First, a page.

After studying at Heidelberg, Bonn and Berlin, he graduated at Kiel in 1847, and in the following year went to France, where he was teacher of German at Laval and at Reims. His leisure was given to Oriental studies, in which he had made great progress in Germany, and in 1852 he joined Fresnel's archaeological expedition to Mesopotamia.
The principle of " Varying Action " is the great feature of these papers; and it is strange, indeed, that the one particular result of this theory which, perhaps more than anything else that Hamilton has done, has rendered his name known beyond the little world of true philosophers, should have been easily within the reach of Augustin Fresnel and others for many years before, and in no way required Hamilton's new conceptions or methods, although it was by them that he was led to its discovery.Advertisement
This explanation is incomplete, as it leaves out of account the action of the polarizer and analyser, and it was with the purpose of removing this defect that Fresnel and Arago undertook the investigations mentioned above and thus supplied what was wanting in Young's explanation.
Since the two circular streams have different speeds, Fresnel argued that it would be possible to separate them by oblique refraction, and though the divergence is small, since the difference of their refractive indices in the case of quartz is only about o 00007, he succeeded by a suitable arrangement of alternately rightand left-handed prisms of quartz in resolving a plane-polarized stream into two distinct circularly polarized streams. A similar arrangement was used by Ernst v.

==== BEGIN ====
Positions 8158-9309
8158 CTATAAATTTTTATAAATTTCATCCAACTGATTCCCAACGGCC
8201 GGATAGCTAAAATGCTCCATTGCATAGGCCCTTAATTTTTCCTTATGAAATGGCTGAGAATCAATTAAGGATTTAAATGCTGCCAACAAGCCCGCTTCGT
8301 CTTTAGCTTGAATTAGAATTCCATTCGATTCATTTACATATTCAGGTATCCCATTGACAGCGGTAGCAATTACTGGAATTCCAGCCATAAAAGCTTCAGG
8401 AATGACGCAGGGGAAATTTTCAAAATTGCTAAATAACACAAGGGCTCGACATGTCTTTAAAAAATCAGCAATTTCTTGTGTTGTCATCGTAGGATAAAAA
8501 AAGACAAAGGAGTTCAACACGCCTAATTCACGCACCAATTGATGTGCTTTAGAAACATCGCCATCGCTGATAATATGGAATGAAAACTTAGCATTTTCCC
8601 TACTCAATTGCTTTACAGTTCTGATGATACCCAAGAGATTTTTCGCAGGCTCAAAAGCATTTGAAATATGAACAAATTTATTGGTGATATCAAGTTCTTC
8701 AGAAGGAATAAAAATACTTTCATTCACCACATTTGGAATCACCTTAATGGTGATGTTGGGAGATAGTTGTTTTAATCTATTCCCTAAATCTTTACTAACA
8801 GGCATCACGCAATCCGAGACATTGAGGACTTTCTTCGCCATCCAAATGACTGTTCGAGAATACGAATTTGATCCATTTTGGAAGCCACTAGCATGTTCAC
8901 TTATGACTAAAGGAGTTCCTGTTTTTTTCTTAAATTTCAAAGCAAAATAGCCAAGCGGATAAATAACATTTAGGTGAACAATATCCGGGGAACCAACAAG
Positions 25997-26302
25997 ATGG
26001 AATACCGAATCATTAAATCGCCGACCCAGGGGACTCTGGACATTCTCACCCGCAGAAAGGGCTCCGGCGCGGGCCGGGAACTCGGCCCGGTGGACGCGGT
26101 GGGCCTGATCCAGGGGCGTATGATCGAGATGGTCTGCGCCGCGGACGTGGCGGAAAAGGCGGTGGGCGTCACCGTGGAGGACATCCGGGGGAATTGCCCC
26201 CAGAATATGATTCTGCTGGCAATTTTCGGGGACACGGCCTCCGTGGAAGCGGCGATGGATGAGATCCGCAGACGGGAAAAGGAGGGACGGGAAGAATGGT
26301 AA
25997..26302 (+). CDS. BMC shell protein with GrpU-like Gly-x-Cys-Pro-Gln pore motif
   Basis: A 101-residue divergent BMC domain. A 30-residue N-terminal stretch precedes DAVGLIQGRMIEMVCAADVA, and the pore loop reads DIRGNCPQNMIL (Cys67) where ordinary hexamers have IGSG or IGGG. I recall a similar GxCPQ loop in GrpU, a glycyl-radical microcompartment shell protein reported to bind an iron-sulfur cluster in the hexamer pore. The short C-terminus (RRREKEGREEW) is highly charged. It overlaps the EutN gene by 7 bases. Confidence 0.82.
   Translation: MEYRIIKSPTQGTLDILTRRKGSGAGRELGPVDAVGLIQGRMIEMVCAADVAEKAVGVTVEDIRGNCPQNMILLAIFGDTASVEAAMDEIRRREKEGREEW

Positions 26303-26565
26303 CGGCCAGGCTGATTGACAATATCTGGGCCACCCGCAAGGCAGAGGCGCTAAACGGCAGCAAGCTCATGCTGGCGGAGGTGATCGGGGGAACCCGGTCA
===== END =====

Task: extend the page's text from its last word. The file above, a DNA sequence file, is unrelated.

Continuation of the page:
Not more convincing is a second experiment devised by Fresnel.
If in the interference experiment with Fresnel's mirrors or biprism the slit be illuminated with white light that has passed through a polarizer and a quartz plate cut perpendicularly to the optic axis, it is found on analysing the light that in addition to the ordinary central set of coloured fringes two lateral systems are seen, one on either side of it.
Airy extended Fresnel's hypothesis to directions inclined to the axis of uniaxal crystals by assuming that in any such direction the two waves, that can be propagated without alteration of their state of polarization, are oppositely elliptically polarized with their planes of maximum polarization parallel and perpendicular to the principal plane of the wave, these becoming practically plane polarized at a small inclination to the optic axis.Advertisement
Fresnel obtained his formulae by assuming that the optical difference of media is due to a change in the effective density of the ether, the elasticity being the same - an assumption inconsistent with his theory of double refraction - and was led to the result that the vibrations are perpendicular to the plane of polarization.
Now Fresnel's formulae were obtained by assuming that the incident, reflected and refracted vibrations are in the same or opposite phases at the interface of the media, and since there is no real factor that converts cos T into cos (T+p), he inferred that the occurrence of imaginary expressions for the coefficients of vibration denotes a change of phase other than 7r, this being represented by a change of sign.